Some treatments available to manage insulin resistance can help many individuals feel better by making small changes in their lifestyle habits. Many individuals utilize the Mediterranean diet as it has many beneficial properties in lowering insulin resistance and managing diabetes by incorporating healthy polyunsaturated fatty acids from olive oil and seeds, resveratrol from grapes, and other anti-inflammatory foods to reduce inflammation associated with insulin resistance. Since other symptoms are associated with insulin resistance, like metabolic syndrome, getting a chiropractic adjustment may help lower the effects of inflammation associated with metabolic syndrome and manage insulin resistance. Chiropractic care is commonly used for musculoskeletal issues; however, since metabolic syndrome is a mediator for musculoskeletal problems like neck pain, shoulder pain, and back pain, it can make the body dysfunctional. To that point, it becomes a cross-link for insulin resistance, causing the body to have reduced mobility. Chiropractic care uses spinal manipulation to adjust the subluxation or spinal misalignment in the body and help improve mobility back to the joints.
The body needs the energy to get through the entire day by consuming various foods. When these foods are consumed, they are converted into three molecules:
Watching the foods we consume can help us in the long run. When the body has too much glucose in its system, it can lead to insulin resistance and cause various metabolic factors like obesity and weight gain, resulting in metabolic disorders associated with chronic conditions. Insulin resistance can affect the body over time if not treated right away. Incorporating a healthy diet like the Mediterranean diet, chiropractic care, and physical activities into a person’s lifestyle can help manage insulin resistance from escalating to dangerous levels like diabetes affecting a person’s life.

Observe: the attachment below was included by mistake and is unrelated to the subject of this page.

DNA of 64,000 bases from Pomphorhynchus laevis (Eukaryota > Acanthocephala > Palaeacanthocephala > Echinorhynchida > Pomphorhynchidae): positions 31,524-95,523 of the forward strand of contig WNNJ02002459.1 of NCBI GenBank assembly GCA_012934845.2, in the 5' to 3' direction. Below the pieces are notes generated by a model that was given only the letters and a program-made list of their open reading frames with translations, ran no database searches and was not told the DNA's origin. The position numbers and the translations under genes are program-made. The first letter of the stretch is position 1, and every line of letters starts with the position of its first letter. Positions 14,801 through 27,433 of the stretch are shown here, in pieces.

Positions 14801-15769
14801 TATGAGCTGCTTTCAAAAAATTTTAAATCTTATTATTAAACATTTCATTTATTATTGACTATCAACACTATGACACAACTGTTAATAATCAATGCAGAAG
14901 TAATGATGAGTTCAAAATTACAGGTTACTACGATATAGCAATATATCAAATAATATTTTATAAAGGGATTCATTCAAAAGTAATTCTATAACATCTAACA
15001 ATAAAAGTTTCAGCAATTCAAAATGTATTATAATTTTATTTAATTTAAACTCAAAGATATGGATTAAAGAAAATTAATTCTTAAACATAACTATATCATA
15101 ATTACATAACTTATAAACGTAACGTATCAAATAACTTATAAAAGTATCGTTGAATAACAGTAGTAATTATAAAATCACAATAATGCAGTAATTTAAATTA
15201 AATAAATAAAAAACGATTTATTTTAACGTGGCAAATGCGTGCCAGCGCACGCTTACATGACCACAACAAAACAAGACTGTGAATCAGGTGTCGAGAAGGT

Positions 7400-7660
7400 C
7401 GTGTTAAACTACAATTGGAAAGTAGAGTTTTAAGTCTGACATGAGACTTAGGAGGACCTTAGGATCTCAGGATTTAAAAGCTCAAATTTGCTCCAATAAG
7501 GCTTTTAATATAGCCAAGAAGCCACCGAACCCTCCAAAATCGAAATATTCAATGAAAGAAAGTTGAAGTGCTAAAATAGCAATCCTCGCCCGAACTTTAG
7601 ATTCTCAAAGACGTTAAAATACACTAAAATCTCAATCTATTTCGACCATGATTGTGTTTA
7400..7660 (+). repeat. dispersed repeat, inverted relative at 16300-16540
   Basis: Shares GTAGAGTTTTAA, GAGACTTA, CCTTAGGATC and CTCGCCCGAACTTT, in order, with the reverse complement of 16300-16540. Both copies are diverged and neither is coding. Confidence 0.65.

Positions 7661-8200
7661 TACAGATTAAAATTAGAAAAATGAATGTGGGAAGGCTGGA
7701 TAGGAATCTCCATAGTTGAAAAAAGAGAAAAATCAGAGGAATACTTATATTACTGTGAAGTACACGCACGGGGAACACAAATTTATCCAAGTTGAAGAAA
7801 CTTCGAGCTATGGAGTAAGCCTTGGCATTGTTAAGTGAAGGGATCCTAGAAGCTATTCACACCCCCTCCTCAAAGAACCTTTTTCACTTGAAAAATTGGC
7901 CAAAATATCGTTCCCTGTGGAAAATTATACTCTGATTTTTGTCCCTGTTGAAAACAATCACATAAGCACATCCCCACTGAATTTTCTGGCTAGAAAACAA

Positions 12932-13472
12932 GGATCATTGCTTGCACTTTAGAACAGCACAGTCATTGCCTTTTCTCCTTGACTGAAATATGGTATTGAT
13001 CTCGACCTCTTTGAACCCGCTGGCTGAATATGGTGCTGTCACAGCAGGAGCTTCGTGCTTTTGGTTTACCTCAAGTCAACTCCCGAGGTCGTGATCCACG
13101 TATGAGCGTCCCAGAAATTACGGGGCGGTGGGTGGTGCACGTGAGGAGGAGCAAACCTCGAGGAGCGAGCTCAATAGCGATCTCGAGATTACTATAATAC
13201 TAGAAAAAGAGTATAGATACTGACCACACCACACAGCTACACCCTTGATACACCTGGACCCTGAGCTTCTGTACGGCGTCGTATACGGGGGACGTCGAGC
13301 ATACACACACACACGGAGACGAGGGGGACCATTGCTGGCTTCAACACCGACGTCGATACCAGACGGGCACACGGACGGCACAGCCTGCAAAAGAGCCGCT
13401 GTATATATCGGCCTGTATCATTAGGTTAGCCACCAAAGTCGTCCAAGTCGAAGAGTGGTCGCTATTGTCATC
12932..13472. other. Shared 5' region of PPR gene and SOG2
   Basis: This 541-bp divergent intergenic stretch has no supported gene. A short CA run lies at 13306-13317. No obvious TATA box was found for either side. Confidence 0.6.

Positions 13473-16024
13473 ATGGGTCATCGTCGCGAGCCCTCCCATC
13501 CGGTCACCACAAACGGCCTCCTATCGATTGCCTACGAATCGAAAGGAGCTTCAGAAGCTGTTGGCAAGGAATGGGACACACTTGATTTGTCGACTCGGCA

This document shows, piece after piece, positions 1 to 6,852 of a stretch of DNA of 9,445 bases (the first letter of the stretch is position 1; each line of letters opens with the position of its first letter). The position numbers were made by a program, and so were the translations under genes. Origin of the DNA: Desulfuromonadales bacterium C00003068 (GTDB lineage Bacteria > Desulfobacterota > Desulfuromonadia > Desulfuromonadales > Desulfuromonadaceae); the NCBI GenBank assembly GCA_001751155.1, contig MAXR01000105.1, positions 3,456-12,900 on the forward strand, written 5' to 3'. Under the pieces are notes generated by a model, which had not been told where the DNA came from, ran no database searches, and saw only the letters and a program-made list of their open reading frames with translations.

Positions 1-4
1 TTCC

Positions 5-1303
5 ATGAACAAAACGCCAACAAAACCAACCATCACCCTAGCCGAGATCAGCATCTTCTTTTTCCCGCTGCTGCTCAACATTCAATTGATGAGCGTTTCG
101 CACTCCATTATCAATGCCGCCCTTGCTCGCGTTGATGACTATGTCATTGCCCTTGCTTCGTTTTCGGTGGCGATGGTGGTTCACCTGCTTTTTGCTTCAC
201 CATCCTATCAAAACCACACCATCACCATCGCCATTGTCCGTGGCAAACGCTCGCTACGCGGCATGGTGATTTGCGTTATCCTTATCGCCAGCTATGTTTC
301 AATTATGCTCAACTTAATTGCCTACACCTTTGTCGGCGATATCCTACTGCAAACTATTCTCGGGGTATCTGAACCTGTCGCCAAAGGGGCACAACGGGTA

Chen, Li, et al. “Mechanisms Linking Inflammation to Insulin Resistance.” International Journal of Endocrinology, Hindawi Publishing Corporation, 2015, www.ncbi.nlm.nih.gov/pmc/articles/PMC4468292/.
Freeman, Andrew M, and Nicholas Pennings. “Insulin Resistance – Statpearls – NCBI Bookshelf.” In: StatPearls [Internet]. Treasure Island (FL), StatPearls Publishing, 4 July 2022, www.ncbi.nlm.nih.gov/books/NBK507839/.
Hardy, Olga T, et al. “What Causes the Insulin Resistance Underlying Obesity?” Current Opinion in Endocrinology, Diabetes, and Obesity, U.S. National Library of Medicine, Apr. 2012, www.ncbi.nlm.nih.gov/pmc/articles/PMC4038351/.
Wondmkun, Yohannes Tsegyie. “Obesity, Insulin Resistance, and Type 2 Diabetes: Associations and Therapeutic Implications.” Diabetes, Metabolic Syndrome and Obesity : Targets and Therapy, Dove, 9 Oct. 2020, www.ncbi.nlm.nih.gov/pmc/articles/PMC7553667/.
The information herein on "How Insulin Resistance Affects The Body" is not intended to replace a one-on-one relationship with a qualified health care professional, or licensed physician, and is not medical advice. We encourage you to make your own healthcare decisions based on your research and partnership with a qualified healthcare professional.
Our information scope is limited to Chiropractic, musculoskeletal, physical medicines, wellness, contributing etiological viscerosomatic disturbances within clinical presentations, associated somatovisceral reflex clinical dynamics, subluxation complexes, sensitive health issues, and/or functional medicine articles, topics, and discussions.
We provide and present clinical collaboration with specialists from a wide array of disciplines. Each specialist is governed by their professional scope of practice and their jurisdiction of licensure. We use functional health & wellness protocols to treat and support care for the injuries or disorders of the musculoskeletal system.